Posts Tagged ‘Matthew 6:14–15’

1175477_223253587832157_1167891675_nAn old man saw a scorpion drowning and decided to pull it out from the water. He calmly extended his hand to reach the creature.

When he did, the scorpion stung him. With the effect of the pain, the old man let go the creature and it fell back into the water. The man realizing that the scorpion was drowning again, got back and tried to rescue it but then again it stung him. He let go of it again.

A young boy standing by, approached the old man and said, “Excuse me Sir, you are going to hurt yourself trying to save the evil-vicious creature, why do you insist? Don’t you realize that each time you try to help the scorpion, it stings you?”

The man replied, “The nature of the scorpion is to sting and mine is to help. My nature will not change in helping the scorpion.”

So the man thought for a while and used a leaf from a nearby tree and pulled the scorpion out from the water and saved its life.

MORAL LESSON:

Do not change your nature. If someone hurts you, just take precautions. Some pursue happiness while others create it. Let your conscience be your guide in whatever you do.

Verses on forgiveness and helping those who hurt you

Ephesians 4:32 ESV / 489 helpful votes

Be kind to one another, tenderhearted, forgiving one another, as God in Christ forgave you.

Matthew 6:14-15 For if you forgive others their trespasses, your heavenly Father will also forgive you, but if you do not forgive others their trespasses, neither will your Father forgive your trespasses.

Luke 6:37Judge not, and you will not be judged; condemn not, and you will not be condemned; forgive, and you will be forgiven;

Colossians 3:13 Bearing with one another and, if one has a complaint against another, forgiving each other; as the Lord has forgiven you, so you also must forgive.

Mark 11:25 And whenever you stand praying, forgive, if you have anything against anyone, so that your Father also who is in heaven may forgive you your trespasses.”

Be angry, and yet do not sin; do not let the sun go down on your anger, and do not give the devil and opportunity. (Ephesians 4:26-27)

Difficult circumstances can bring about many emotions in the hurting heart. One of those emotions is anger. When you are suffering, or facing difficult challenges, there may be many feelings at the root of your anger. You may be feeling betrayed by God, wondering why He allowed such a disaster to hit your home … and your life. You may wonder, “If God loves me, why did He allow this to happen? Why won’t He take the pain away?” These and other questions (which we’ll discuss tomorrow) can evoke anger toward God. Your anger may also stem from feelings of insecurity as a result of loss; or from uncertainty as you face major, unexpected life-changes and an unclear future.

Though anger is a natural, human emotion, and a normal part of the journey toward healing, left unchecked, anger can be a dangerous emotion that may lead to sin, such as unforgiveness. If not resolved, it can give the enemy an opportunity to destroy your hope, steal your peace, poison your heart with bitterness, damage relationships, and keep you from moving forward.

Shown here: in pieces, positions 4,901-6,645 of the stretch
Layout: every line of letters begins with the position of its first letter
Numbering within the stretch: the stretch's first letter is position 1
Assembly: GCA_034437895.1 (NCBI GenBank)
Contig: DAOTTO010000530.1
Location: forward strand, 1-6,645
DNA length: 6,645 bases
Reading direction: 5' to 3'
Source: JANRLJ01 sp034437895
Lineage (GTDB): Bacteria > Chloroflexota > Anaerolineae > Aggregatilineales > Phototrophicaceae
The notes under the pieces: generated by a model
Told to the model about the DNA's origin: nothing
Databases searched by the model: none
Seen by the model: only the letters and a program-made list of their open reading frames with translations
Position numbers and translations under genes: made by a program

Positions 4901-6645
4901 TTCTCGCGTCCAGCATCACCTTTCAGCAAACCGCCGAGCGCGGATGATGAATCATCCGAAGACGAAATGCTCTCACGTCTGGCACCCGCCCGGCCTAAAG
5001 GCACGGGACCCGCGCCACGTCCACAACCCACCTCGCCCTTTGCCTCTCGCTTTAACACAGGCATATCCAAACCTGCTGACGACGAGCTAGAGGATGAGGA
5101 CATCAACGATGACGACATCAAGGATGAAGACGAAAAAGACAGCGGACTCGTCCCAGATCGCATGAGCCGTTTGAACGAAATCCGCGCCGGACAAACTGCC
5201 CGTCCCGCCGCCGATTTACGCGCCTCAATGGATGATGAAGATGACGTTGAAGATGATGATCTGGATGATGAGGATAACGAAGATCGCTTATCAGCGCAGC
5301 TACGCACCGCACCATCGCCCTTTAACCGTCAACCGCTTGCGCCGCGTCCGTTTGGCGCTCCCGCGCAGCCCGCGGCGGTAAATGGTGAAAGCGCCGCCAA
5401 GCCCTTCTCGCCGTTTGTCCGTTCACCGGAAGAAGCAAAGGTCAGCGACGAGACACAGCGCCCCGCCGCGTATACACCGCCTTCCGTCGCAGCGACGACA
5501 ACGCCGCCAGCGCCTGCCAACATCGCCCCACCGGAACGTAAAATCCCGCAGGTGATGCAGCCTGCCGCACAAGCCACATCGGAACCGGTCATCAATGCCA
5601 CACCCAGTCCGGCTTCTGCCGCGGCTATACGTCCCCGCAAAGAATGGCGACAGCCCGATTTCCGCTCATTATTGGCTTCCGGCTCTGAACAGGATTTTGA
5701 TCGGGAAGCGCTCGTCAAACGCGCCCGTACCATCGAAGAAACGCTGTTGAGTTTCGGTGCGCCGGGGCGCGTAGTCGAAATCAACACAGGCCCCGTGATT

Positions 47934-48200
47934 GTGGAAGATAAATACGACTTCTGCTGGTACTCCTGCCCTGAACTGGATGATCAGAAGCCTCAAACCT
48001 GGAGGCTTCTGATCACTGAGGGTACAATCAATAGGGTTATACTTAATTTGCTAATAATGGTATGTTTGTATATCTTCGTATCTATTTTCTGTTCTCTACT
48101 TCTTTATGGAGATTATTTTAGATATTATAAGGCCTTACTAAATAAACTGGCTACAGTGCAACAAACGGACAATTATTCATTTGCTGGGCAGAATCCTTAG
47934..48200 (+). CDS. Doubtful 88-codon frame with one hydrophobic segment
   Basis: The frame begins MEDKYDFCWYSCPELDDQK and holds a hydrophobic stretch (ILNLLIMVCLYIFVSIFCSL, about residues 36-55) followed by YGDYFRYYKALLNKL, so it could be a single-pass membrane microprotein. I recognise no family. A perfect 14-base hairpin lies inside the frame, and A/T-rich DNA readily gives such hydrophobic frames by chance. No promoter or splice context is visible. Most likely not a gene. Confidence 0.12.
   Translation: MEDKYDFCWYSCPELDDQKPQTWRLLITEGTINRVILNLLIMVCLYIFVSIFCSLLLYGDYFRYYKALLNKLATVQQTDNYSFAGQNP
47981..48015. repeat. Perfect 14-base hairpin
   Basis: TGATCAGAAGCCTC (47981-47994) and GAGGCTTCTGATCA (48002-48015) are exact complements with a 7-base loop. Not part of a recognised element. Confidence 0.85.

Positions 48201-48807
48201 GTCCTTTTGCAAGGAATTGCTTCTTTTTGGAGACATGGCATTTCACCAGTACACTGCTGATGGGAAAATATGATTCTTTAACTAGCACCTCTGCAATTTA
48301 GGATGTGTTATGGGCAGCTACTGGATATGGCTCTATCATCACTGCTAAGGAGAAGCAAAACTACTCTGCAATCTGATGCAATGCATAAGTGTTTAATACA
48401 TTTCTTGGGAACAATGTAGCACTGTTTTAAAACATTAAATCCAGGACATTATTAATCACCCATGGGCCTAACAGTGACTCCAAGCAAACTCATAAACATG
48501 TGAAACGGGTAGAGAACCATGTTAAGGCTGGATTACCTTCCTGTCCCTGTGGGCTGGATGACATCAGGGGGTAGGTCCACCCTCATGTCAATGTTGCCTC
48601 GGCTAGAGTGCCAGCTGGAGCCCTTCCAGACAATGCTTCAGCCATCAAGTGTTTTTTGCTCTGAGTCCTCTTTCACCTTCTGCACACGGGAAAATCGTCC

You can face and resolve your anger by first being honest with yourself and with God about what you are feeling. He is big enough to handle your anger and to help you resolve it. Talk to Him about your doubts and fears, and what is causing rage in your heart. Tell Him, “God, I am so angry!” He will not turn His back on you. So, give your angry feelings to the Lord, and trust Him to replace those feelings with peace, forgiveness, and strength. Freedom from unchecked anger is freedom to heal. (5)

Taking back your life …

1. Talk with someone who would be comfortable listening to you vent your anger. Discuss the feelings that may be at the root of this emotion. Identifying these feelings and expressing them verbally will help you to work through your anger.

2. Hebrews 10:30 says, “For we know Him who said, ‘Vengeance is Mine, I will Repay.’ And again, ‘The Lord will judge His people.'” How can you apply this Scripture to how you are feeling about those who hurt you or let you down during this tragedy?

3. If you have harbored anger in your heart, confess this anger to God, and if applicable, or possible, to the one who has hurt or offended you. Then release your anger by forgiving them. Not only is forgiveness a requirement to be forgiven (Matthew 6:14), resolving your anger and forgiving those who have hurt you will free your heart to truly heal. Have you, in anger, hurt or offended your spouse, child, or someone else during this difficult time? If so, repent by confessing this to God and to that person, and ask for forgiveness. Make sure the wounded relationship is healed. Then prove your repentance and sincerity by controlling your anger (see Acts 26:20).

Additional Scripture reading:

Psalm 37:8
Ephesians 4:32
Colossians 3:8

bitternessChristians need to look out for eah other-helping those who are feeling weak and guiding those who are heading in the wrong direction. This will guard against “any root of bitterness” that might pop up in the fellowship of believers. This phrase can refer to the bitterness of unbelief that can poison a church and the bitterness between people that can poison relationships.